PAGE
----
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Article
August 9, 1952

CHROMIUM INTOXICATION: WITH SPECIAL REFERENCE TO HEPATIC INJURY

Author Affiliations

Chicago
From the Hektoen Institute for Medical Research of the Cook County Hospital and the Department of Medicine, Stritch School of Medicine, Loyola University.

JAMA. 1952;149(15):1385-1389. doi:10.1001/jama.1952.02930320025008
Abstract

Although chromium compounds have been known for many years to be toxic to various organs of the body, primary hepatic injury has not been a conspicuous clinical finding. The organs most frequently injured by these agents appear to be those that come in direct contact with them, either by external exposure or by excretion, namely, the skin, the mucous membranes, and the kidneys.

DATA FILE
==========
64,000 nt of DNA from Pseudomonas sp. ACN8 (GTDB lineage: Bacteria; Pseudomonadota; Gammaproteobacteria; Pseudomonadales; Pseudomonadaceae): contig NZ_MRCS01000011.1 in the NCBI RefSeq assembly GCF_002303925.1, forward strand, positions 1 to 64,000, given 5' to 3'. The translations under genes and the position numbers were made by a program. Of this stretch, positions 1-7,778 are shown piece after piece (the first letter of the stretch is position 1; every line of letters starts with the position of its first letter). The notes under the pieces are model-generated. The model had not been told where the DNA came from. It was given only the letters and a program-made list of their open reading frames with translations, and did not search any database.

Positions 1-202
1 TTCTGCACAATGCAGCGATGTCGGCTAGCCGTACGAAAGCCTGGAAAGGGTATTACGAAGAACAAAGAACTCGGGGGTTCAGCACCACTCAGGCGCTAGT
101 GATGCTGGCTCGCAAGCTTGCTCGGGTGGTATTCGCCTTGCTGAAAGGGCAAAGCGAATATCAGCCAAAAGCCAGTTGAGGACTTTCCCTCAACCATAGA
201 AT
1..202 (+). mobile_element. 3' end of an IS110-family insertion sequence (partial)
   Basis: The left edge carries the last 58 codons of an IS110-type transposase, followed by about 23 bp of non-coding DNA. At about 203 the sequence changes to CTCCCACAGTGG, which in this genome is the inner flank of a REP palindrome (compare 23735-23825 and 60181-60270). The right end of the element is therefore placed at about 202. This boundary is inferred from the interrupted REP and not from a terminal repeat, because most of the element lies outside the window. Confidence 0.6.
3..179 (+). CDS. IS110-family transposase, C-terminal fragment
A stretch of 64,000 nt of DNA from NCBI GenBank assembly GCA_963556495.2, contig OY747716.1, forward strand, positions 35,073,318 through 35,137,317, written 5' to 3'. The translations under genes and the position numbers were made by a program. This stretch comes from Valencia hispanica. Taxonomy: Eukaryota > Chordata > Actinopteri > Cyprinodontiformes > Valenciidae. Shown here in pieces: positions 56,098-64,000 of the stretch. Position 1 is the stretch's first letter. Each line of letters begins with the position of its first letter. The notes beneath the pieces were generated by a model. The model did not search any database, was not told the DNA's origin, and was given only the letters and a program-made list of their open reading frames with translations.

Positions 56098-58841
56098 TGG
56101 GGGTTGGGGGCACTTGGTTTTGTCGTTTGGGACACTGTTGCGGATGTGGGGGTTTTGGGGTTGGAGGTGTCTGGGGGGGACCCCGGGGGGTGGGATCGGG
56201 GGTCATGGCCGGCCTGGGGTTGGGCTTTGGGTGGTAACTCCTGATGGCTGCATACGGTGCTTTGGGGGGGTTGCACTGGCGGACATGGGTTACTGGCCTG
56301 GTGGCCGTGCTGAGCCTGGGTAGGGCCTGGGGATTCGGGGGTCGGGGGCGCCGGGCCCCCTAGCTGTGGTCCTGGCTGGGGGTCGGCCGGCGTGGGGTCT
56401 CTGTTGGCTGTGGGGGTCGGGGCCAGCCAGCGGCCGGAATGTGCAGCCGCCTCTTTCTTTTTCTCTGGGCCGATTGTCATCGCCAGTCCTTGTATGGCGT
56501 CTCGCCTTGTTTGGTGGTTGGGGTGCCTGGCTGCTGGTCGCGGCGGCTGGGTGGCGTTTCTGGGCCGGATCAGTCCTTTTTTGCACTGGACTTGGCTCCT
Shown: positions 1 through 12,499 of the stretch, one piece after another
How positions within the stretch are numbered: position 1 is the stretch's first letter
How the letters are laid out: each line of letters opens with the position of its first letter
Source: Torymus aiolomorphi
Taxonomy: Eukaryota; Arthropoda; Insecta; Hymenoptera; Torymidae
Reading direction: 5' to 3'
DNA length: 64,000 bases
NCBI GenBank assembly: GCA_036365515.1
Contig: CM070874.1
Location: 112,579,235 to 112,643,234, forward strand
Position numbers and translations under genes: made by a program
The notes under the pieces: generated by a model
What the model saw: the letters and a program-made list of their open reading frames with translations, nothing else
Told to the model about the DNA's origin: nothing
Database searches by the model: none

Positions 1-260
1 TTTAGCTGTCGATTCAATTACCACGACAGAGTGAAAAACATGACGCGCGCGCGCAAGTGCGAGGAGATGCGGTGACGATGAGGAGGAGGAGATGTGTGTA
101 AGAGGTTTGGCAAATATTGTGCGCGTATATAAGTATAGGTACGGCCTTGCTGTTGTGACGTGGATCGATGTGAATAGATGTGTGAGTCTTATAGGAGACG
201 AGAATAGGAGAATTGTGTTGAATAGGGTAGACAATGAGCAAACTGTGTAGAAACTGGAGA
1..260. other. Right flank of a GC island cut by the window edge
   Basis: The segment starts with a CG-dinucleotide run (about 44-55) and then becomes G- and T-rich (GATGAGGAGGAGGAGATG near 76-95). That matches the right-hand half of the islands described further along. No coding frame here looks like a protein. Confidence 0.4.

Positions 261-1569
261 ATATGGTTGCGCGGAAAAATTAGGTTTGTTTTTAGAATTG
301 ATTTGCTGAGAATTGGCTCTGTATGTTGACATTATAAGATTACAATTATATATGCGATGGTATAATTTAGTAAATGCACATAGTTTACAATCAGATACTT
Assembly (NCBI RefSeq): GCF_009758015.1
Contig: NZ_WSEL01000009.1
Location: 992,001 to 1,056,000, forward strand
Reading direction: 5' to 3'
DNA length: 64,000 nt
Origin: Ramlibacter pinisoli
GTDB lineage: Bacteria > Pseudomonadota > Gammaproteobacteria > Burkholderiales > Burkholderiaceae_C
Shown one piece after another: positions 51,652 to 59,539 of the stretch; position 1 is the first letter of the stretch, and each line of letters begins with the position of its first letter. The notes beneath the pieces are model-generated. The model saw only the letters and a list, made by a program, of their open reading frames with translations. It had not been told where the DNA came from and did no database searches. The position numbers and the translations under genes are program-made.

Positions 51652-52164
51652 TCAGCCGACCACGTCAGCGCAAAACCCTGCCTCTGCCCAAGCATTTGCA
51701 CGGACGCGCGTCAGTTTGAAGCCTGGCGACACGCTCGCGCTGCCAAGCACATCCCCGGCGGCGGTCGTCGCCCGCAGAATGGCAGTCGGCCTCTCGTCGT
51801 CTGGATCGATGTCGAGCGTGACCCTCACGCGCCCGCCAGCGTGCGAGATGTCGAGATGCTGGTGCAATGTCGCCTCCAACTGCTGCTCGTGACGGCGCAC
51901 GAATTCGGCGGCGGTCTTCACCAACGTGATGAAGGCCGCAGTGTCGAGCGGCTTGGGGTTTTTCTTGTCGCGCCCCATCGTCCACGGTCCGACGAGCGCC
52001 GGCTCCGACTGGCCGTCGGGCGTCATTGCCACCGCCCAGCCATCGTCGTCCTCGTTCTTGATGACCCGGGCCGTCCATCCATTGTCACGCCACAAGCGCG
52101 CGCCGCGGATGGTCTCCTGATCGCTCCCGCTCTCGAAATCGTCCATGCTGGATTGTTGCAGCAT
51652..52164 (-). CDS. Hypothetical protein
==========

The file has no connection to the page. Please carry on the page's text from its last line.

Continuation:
A variety of surface lesions have been ascribed to contact with soluble chromium compounds. As early as 1827, Cumin1 described the characteristic "chrome hole" lesions. These occur on exposed parts of the skin, especially the hands, and are punched out, deeply penetrating, painless ulcers.2 Macular erythema, scarlatinoid and pustular eruptions, and eczematoid lesions of the skin due to contact with these substances have also been reported.3 Ulceration and perforation of the nasal septum due to inhalation of plating solution fumes have been described frequently.

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